Let It Go: A Frozen (Berry) Tale

Two bags of frozen smoothie mix hurtled across the kitchen, their intended target standing in the doorway with an expression of bewilderment.

“Fuck off!” I screamed. “Fuuuuck offfff!”

P just stood there and looked at me, shaking his head as icy nuggets of various berries and mixed fruits exploded on the tiles and scattered to all four corners of the room.

“It’s a good job you’re such a shit fucking aim!” he said calmly, as he walked away.

What prompted this outburst I hear you ask? Well, it was tea time and P had settled on the sofa after a full day, unable to move either of his arms. They had weakened to the point of being useless and it was just heart-breaking to see the exhaustion and frustration on his face.

“I’ll make you a nice pizza”, I said and set about putting all his favourite things on it. Pepperoni, salami, fresh chillies, extra cheese and lots of Jalapeños (the pickled ones in the jars).  “He’ll love this”, I thought to myself as I pulled it from the oven and placed it carefully on the plate.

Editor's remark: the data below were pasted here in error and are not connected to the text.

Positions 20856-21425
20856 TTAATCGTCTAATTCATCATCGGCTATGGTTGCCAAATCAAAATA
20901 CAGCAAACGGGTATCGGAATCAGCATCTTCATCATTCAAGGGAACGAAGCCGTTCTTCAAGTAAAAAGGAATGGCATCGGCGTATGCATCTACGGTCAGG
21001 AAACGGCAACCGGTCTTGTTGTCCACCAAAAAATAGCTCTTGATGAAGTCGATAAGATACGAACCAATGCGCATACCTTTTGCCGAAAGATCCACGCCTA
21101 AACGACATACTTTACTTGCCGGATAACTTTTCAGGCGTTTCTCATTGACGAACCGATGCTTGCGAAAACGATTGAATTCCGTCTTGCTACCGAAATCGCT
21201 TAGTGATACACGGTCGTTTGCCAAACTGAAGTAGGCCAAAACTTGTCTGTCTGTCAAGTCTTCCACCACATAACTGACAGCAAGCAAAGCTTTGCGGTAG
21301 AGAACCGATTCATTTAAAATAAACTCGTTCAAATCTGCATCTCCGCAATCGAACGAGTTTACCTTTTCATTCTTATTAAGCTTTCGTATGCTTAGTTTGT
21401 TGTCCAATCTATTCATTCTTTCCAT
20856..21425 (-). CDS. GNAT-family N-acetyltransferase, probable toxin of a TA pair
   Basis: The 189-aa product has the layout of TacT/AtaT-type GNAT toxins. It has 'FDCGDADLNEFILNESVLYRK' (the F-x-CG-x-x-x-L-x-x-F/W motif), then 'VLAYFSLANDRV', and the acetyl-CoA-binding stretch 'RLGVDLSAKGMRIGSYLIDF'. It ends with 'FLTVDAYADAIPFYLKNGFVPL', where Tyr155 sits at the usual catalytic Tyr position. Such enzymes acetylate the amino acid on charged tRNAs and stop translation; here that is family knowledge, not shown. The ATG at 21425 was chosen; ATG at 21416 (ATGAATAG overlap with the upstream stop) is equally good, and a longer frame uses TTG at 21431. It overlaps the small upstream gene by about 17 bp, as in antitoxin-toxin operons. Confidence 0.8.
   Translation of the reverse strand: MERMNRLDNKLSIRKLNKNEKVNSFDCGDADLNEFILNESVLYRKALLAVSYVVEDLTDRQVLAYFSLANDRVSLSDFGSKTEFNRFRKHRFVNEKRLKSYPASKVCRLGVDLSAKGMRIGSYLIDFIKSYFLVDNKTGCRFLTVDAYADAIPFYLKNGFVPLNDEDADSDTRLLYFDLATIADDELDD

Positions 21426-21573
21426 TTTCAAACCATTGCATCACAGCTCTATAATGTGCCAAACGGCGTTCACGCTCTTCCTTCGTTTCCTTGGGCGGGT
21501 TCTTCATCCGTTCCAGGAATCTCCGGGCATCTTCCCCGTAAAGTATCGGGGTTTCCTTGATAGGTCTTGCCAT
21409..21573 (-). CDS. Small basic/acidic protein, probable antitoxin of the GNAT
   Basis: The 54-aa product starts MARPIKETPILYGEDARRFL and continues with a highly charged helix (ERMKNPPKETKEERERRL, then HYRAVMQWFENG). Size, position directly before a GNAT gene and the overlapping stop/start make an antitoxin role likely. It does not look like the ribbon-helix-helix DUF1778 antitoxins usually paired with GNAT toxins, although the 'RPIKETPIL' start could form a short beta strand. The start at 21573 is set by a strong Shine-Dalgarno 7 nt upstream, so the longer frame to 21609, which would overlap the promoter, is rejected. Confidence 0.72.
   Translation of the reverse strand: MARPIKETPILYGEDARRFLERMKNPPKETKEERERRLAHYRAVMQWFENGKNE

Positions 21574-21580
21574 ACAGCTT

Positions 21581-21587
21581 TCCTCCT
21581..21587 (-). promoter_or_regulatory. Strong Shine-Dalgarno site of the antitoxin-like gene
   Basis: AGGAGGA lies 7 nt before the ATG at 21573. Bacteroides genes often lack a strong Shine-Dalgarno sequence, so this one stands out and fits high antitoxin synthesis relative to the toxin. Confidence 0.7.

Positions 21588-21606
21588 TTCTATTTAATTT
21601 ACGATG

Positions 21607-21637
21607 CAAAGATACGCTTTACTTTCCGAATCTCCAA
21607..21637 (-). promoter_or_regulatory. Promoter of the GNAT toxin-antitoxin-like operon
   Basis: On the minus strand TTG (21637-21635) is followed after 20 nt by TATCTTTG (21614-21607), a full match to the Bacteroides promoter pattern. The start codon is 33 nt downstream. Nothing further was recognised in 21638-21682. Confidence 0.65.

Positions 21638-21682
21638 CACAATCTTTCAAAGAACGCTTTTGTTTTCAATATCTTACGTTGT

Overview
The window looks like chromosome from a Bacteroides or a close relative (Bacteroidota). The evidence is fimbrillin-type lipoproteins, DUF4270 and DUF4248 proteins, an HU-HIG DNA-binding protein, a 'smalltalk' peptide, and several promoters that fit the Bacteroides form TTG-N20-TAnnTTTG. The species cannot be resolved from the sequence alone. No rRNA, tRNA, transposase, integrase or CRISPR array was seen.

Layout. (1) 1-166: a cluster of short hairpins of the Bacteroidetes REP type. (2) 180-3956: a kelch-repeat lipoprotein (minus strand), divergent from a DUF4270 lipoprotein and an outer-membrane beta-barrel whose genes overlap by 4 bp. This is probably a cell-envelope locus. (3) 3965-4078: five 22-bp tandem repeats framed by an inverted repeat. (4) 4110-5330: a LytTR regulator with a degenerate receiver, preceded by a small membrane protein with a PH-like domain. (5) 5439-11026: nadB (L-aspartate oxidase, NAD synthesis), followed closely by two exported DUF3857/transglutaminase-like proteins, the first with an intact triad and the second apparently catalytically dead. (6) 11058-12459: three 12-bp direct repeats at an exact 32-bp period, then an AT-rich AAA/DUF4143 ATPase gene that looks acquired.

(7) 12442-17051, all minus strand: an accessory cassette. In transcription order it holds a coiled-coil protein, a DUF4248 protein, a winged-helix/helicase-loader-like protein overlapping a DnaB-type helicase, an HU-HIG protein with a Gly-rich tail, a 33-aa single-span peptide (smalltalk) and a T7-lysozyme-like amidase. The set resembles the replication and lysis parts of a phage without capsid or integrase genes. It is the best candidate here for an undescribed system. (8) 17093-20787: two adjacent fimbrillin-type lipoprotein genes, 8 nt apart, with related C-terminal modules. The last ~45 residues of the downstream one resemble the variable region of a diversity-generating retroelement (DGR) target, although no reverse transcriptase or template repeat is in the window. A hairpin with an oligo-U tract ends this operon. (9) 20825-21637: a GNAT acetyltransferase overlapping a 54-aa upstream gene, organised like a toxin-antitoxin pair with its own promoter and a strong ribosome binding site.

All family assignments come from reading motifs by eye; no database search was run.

Now, you must understand that P is very  particular about many, many things and pizza is one of them. He will not eat a pizza that has been cut into slices. I know, I know it’s weird, but the pizza must be whole, and he must eat it with a knife and fork. I was therefore faced with a dilemma. His arms were too weak to cut up a pizza. He could manage to pick up a slice of pizza maybe, but he doesn’t like slices. Hmmmm… what to do, what do? OK, I will cut the pizza into bite-sized pieces and then all he needs is a fork to eat the wonderful morsels of deliciousness, lovingly prepared by moi. I presented it to him, delighted with my efforts…

“What the fuck is this?!” he exclaimed with disgust.

My face dropped.

“What the fuck have you done that for?! I’m not eating that! Why didn’t you just cut it into slices?!”

I couldn’t believe what I was hearing. I was trying to help him, and he was furious. I took the pizza, stormed downstairs and threw it straight in the bin. What then ensued is what we will now refer to as ‘berry-gate’.